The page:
Have you ever wondered what happens behind the scenes from the time you press the power button until the Linux login prompt appears?
The following are the 6 high level stages of a typical Linux boot process.

BIOS stands for Basic Input/Output System
Performs some system integrity checks
Searches, loads, and executes the boot loader program.
It looks for boot loader in floppy, cd-rom, or hard drive. You can press a key (typically F12 of F2, but it depends on your system) during the BIOS startup to change the boot sequence.
Once the boot loader program is detected and loaded into the memory, BIOS gives the control to it.
So, in simple terms BIOS loads and executes the MBR boot loader.
2. MBR
MBR stands for Master Boot Record.
It is located in the 1st sector of the bootable disk. Typically /dev/hda, or /dev/sda
MBR is less than 512 bytes in size. This has three components 1) primary boot loader info in 1st 446 bytes 2) partition table info in next 64 bytes 3) mbr validation check in last 2 bytes.
It contains information about GRUB (or LILO in old systems).
So, in simple terms MBR loads and executes the GRUB boot loader.
GRUB stands for Grand Unified Bootloader.
If you have multiple kernel images installed on your system, you can choose which one to be executed.
GRUB displays a splash screen, waits for few seconds, if you don’t enter anything, it loads the default kernel image as specified in the grub configuration file.
GRUB has the knowledge of the filesystem (the older Linux loader LILO didn’t understand filesystem).
Grub configuration file is /boot/grub/grub.conf (/etc/grub.conf is a link to this). The following is sample grub.conf of CentOS.
title CentOS (2.6.18-194.el5PAE)
root (hd0,0)
kernel /boot/vmlinuz-2.6.18-194.el5PAE ro root=LABEL=/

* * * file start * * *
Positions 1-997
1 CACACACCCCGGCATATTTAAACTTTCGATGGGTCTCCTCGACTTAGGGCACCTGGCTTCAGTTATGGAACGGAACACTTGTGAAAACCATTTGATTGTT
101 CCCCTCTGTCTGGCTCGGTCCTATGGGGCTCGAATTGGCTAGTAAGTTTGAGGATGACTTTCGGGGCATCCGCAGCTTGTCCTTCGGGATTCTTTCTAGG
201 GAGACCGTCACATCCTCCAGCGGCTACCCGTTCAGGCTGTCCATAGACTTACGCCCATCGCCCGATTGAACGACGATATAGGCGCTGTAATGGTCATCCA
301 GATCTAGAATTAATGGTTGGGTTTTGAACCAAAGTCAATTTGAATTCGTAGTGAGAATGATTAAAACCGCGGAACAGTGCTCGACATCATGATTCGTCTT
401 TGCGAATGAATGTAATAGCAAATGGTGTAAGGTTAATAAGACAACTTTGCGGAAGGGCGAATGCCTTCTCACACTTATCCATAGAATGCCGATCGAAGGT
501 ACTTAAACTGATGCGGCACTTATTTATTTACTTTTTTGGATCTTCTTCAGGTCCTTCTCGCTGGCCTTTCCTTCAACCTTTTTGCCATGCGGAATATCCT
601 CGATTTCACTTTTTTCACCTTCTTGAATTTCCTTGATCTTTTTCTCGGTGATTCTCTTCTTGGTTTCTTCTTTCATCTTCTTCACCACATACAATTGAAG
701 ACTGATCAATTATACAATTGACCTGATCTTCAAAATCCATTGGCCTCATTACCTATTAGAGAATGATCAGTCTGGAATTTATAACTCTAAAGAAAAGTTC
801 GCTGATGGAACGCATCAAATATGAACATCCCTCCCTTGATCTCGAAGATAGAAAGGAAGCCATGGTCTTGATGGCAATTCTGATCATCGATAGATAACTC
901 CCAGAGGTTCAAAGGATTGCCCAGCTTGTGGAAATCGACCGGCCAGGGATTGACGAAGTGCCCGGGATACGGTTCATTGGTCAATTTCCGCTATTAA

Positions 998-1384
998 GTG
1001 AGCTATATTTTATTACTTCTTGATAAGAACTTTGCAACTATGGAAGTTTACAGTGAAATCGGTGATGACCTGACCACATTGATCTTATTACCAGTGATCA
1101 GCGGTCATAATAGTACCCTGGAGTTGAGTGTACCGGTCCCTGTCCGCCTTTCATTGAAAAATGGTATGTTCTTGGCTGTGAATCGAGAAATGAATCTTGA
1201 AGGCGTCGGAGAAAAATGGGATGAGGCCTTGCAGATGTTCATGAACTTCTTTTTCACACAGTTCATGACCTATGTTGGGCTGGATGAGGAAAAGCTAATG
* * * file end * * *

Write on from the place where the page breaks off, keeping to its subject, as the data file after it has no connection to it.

initrd /boot/initrd-2.6.18-194.el5PAE.img
As you notice from the above info, it contains kernel and initrd image.
So, in simple terms GRUB just loads and executes Kernel and initrd images.
4. Kernel
Mounts the root file system as specified in the “root=” in grub.conf
Kernel executes the /sbin/init program
Since init was the 1st program to be executed by Linux Kernel, it has the process id (PID) of 1. Do a ‘ps -ef | grep init’ and check the pid.
initrd stands for Initial RAM Disk.
initrd is used by kernel as temporary root file system until kernel is booted and the real root file system is mounted. It also contains necessary drivers compiled inside, which helps it to access the hard drive partitions, and other hardware.
5. Init
Looks at the /etc/inittab file to decide the Linux run level.
Following are the available run levels
0 – halt
1 – Single user mode
2 – Multiuser, without NFS
3 – Full multiuser mode
4 – unused
5 – X11
6 – reboot
Init identifies the default initlevel from /etc/inittab and uses that to load all appropriate program.
Execute ‘grep initdefault /etc/inittab’ on your system to identify the default run level
If you want to get into trouble, you can set the default run level to 0 or 6. Since you know what 0 and 6 means, probably you might not do that.
Typically you would set the default run level to either 3 or 5.
6. Runlevel programs
When the Linux system is booting up, you might see various services getting started. For example, it might say “starting sendmail …. OK”. Those are the runlevel programs, executed from the run level directory as defined by your run level.
Depending on your default init level setting, the system will execute the programs from one of the following directories.
Run level 0 – /etc/rc.d/rc0.d/
Run level 1 – /etc/rc.d/rc1.d/
Run level 2 – /etc/rc.d/rc2.d/
Run level 3 – /etc/rc.d/rc3.d/
Run level 4 – /etc/rc.d/rc4.d/
Run level 5 – /etc/rc.d/rc5.d/
Run level 6 – /etc/rc.d/rc6.d/
Please note that there are also symbolic links available for these directory under /etc directly. So, /etc/rc0.d is linked to /etc/rc.d/rc0.d.
Under the /etc/rc.d/rc*.d/ direcotiries, you would see programs that start with S and K.
Programs starts with S are used during startup. S for startup.
Programs starts with K are used during shutdown. K for kill.
There are numbers right next to S and K in the program names. Those are the sequence number in which the programs should be started or killed.